The event opened with a slide show, over which the moderator read several long quotes that Morrison has made over the years about his life and work. After that, it was just a free-form, Q&A session where Morrison was talking with the audience. He seems like someone who genuinely wants to make as many human connections as possible, and his writing is just one of many vehicles through which he tries to do that. When discussing his work, he said despite a lot of his work being very “damn The Man!” in tone, that he’s not trying to teach one particular dogma, or write a tract. He wants to share specific experiences that he’s either seen or felt so that other people can possibly see themselves in them, and perhaps not feel so alone. He’s very big on the idea that everything is related, and he seems to want to use his work as a way to tie the whole world together. Despite the harshness of a lot of his work, he strikes me as really idealistic, and I like him for that. He’s also really funny, even though he’s really bad at telling jokes!
Some other tidbits gleaned from the Grant Morrison spotlight:
* he will be focusing on more creator-owned stuff after Final Crisis.
* he was completely straight-edge until he was about 30, when he decided to see the many ways in which he could be different by taking lots of psychedelic drugs and even being “a tranny for a while! I dressed like a girl a lot. And I was beautiful!”
* his series We3 is being turned into a movie by New Line. He’s writing the script, and thinks it will be cool. CGI animals in a real world. Hmm…
* the “most shocking Batman revelation in 17 years” is coming up soon!
* his favorite super hero is The Flash
And I’ll close with an interesting Morrison quote: The material world is the part of heaven we can touch, so we shouldn’t hate it.
5:30 – Cup ‘o Joe
My comic con day ended on another high note. I attended the Marvel, Cup ‘O Joe panel, where Joe Quesada, editor-in-chief at Marvel, would be revealing some tidbits about what’s coming up for Marvel, and then answer any and all questions from the audience. He was joined on the panel by several of Marvel’s writers and their publisher, and I thought THIS is what the Comic Writers on Writing panel SHOULD have been. All the guys on this panel seemed to generally care about their readers, and their love of their medium was infectious. They answered questions thoughtfully, and seemed to really care about us having the information we wanted. They actually gave better, more concrete advice at this panel for writers on how to break into the industry than they did at the writing panel:
Marvel takes unsolicited submissions from writers, and they do read everything, but the best way to get noticed is to work your way up the ladder by self-publishing. 1) It shows the big boys at Marvel (or DC, or any other large company) that you’re willing to do the work and not skip steps, and 2) it’s just easier to read a finished comic book than it is to read a comic script.
Oh. Then Stan Lee showed up just to mess with Quesada for a minute, then leave. It was brilliant!
* Mark Millar is doing a new Wolverine story that’s coming soon
* there’s lots of new Punisher, including a story arc called “Six Hours to Kill”, by Duane Swierzynski that sounds really interesting.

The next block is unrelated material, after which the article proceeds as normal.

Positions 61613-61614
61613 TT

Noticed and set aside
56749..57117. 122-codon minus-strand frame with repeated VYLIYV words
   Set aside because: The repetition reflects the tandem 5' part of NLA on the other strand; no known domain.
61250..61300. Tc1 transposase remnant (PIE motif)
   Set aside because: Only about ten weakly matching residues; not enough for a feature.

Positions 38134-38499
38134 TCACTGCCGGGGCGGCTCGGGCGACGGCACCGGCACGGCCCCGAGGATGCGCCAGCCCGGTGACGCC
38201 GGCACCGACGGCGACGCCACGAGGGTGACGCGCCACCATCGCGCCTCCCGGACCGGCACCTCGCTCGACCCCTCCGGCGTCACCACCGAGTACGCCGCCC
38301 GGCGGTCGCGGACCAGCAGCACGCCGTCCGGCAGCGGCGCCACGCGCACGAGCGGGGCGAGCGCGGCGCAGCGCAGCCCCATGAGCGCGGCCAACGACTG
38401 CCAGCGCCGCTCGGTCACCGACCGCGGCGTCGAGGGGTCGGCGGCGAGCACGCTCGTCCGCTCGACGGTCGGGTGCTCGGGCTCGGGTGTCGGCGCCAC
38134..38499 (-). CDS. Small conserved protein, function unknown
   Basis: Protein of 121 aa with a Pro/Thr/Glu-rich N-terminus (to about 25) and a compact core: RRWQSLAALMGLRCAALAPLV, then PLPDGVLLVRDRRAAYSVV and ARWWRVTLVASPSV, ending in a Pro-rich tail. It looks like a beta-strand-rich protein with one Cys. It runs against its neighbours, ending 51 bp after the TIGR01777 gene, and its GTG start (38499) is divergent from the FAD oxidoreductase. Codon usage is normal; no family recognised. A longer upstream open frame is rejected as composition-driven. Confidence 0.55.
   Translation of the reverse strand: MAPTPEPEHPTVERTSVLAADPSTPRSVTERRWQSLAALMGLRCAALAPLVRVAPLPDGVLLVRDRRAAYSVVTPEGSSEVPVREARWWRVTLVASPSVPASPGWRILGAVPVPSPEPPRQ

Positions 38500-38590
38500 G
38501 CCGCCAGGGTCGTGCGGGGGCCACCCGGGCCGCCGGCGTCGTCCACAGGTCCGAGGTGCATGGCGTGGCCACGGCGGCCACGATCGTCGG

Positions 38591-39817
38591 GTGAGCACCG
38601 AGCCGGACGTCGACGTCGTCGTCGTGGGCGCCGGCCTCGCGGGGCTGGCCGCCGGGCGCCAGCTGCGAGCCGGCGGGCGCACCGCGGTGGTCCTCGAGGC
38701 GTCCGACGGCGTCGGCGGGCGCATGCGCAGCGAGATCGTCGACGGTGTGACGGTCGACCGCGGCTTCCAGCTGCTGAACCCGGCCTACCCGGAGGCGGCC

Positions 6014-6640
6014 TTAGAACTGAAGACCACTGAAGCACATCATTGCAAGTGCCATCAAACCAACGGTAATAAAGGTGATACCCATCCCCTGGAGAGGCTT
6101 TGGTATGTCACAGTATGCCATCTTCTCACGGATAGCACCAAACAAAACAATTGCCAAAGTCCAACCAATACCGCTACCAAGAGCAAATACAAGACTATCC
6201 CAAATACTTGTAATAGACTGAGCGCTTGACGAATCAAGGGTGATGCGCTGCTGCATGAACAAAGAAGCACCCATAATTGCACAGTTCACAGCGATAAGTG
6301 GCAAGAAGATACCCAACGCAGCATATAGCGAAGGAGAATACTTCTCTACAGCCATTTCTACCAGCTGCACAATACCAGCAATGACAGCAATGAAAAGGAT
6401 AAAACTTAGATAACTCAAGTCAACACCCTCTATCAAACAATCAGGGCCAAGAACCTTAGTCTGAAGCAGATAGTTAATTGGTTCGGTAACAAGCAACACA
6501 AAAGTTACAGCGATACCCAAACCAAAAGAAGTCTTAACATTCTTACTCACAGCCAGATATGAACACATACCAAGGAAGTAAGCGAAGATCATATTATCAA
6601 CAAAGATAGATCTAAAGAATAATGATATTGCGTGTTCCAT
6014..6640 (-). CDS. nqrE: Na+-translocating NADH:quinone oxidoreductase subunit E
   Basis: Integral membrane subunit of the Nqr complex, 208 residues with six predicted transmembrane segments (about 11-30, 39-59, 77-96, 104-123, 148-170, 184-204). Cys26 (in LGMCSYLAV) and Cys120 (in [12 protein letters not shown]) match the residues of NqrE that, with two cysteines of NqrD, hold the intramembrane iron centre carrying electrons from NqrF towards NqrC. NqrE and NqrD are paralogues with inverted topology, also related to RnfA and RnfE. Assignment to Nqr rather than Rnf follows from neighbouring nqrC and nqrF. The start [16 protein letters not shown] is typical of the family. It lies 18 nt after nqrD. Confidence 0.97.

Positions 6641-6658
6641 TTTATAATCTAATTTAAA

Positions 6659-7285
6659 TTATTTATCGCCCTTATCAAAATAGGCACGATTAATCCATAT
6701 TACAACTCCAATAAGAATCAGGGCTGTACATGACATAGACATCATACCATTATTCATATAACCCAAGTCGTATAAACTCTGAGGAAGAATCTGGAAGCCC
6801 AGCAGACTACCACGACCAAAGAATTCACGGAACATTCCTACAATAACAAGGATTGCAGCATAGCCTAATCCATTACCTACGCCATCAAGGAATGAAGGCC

* Robbie Baldwin’s “Speedball” is coming back!
* Ultimate “annuals” will be coming back
* Stephen Colbert is already a candidate for President in the Marvel universe, and they’re continuing to work with him! Quesada loves the Colbert Report, and Stephen is a huge fan of Marvel comics, particularly Civil War.
The highlight of this event for me, though, was watching Joe Quesada shut down obnoxious, know-it-all, fanboys! He was asked about the One More Day storyline a couple of times. At one point, someone asked him if he was a Skrull (a shape-shifting alien in the Marvel universe for those not in the know), and he said “Yes. The real me wouldn’t have done One More Day.” Heh. But then, someone was being really snotty about the fact that Quesada had once said that Peter Parker revealing his identity in Civil War was going to have “lasting implications” which seem to have been reversed in Brand New Day. Quesada went off for a good 5 minutes pretty much to say too f#@!$g bad, and it was awesome to watch.
I love it when those responsible for our entertainment call us on our hypocritical bullsh!t. Like, we want things to be interesting, but not too interesting? We want to be surprised, but if we’re surprised in a way we don’t like or weren’t expecting, we bitch and complain? F$%@! that! You’re a fan of this particular person or organization for a reason. Because they’re doing exactly what they want to do. You can’t dictate to someone how they should entertain you. You either like what they’re doing, or you don’t. If you don’t, move on, but don’t complain to them about how they need to change what they’re doing. Otherwise, you’re taking away what makes them special in the first place!
TERESA JUSINO was born on the same day that Skylab fell. Coincidence? She doesn’t think so. As a writer, her work has appeared in Elmont Life newspaper, and on the sadly defunct website, CentralBooking.com. She is currently at work on a collection of short stories. As a geek, Teresa loves Star Trek, Lost, comics, and anything Joss Whedon ever touched. Also, she has a fangirl *squee-ing* crush on Brian K. Vaughan. Yes, she knows he’s married. Teresa recommends: 5 Minute Lost